My wife (Team Murphy’s CFO) allowed me to purchase a Cisco ASA 5505 for home. We use ASAs at work, and I am interested in how we can leverage these devices to their fullest. I am new to Cisco and to their IOS (the original IOS). I was impressed, the 5505 was easy to setup, I just swapped out my existing DDWRT and it worked out of the box. The 5505 had DHCP running on the internal interface, and NAT configured correctly.
Next I wanted to change the default network to use a different range. That proved more difficult when trying to do it over a network connection. I know I should be using the serial connection, but I did not want to sit in my coat closet to make the change. I also knew I would be hacking my config, and I wanted a scenario where I could early reset to the defaults. Every time I tried to reset to the defaults, the interface would hang because i was trying to do it over the network (as expected).
I found this link in the ASA documentation that described the default config for an ASA. I also found the environmental variable CONFIG_FILE. My thinking was, I could use the default config listed in the ASA documentation and save it to a file on the flash. If I wanted to return to the defaults, I could just change the CONFIG_FILE environmental to point to that default config file on disk0:, and I would be back up and running in “factory defaults”.
I took it a step further and I added the following to my “jbmurphy_factory_defaults”:
ssh 192.168.XX.0 255.255.255.0 inside ssh timeout 5 aaa authentication ssh console LOCAL ssh scopy enable
These 4 lines enable ssh access to the ASA and allow me to scp my config file to disk0. Now, when I am working on a new config, I can scp it from my filesystem to the onboard storage, and issue a reboot.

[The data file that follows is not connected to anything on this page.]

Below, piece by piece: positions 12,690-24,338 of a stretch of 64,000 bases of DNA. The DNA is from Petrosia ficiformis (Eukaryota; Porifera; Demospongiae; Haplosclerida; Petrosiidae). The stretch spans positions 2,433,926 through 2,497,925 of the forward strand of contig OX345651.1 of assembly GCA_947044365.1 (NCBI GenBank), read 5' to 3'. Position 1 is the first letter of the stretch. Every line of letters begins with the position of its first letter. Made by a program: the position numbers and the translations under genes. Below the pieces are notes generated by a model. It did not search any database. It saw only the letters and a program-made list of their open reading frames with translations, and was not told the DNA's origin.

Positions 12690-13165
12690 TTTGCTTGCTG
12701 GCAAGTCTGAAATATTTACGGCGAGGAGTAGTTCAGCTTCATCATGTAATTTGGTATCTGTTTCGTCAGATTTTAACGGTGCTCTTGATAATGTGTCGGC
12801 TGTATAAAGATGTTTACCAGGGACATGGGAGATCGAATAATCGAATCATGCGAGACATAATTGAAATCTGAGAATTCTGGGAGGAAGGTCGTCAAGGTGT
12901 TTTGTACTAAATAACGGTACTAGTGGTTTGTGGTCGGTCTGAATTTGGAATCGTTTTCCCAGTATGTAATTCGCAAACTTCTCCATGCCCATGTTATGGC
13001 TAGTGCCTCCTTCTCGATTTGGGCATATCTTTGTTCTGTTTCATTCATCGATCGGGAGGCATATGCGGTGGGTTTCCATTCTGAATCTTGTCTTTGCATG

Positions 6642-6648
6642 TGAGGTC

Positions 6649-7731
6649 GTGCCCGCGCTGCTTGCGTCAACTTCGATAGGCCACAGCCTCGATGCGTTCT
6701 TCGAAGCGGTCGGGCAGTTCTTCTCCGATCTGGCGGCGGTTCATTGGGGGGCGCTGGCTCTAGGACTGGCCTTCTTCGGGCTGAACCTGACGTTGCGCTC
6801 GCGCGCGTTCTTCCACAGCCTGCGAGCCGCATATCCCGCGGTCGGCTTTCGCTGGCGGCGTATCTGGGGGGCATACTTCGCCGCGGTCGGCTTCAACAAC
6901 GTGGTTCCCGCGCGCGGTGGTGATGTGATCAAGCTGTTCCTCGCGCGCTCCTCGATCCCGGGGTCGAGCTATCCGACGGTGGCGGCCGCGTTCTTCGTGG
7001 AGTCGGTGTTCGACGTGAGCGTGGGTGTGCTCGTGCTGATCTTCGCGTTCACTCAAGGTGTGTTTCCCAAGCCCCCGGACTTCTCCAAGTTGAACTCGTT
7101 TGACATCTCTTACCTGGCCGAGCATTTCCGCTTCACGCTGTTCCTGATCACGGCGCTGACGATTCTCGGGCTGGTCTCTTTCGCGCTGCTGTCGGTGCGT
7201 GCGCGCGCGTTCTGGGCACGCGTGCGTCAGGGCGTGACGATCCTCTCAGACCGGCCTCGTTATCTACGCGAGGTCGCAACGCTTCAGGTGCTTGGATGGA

That is my workflow so far. Thoughts?
Hello Mr Murphy,
I work with Cisco ASA as well and although they are a little bit difficult to configure, they are very robust and reliable. I have ASA firewalls in my work environment working for years now without interruption and they are very sturdy and robust.
I didn’t know you can enable scp now. Which version are you using?
I believe scp has been available since 7.1. I am running 8.4. I like the idea of pulling all the configs from a centralized place, although we have not gotten that far yet. As I said in the article, I am new to Cisco ASAs – keep an eye out for more posts!
Thanks for taking the time to comment!
I know that this is a fairly old thread but I am having some trouble getting into one of these. It was being thrown out at a local electronics recycling depo, and they said I could have it, but I cannot seem to get into it at all and am wondering if someone could help me.
It is asigning me an address of 172.22.35.100, I’ve tried getting to the access page with may different addressing along those ligns, and of course the 192.168.1.1 (all of course with the /admin.htm at the end).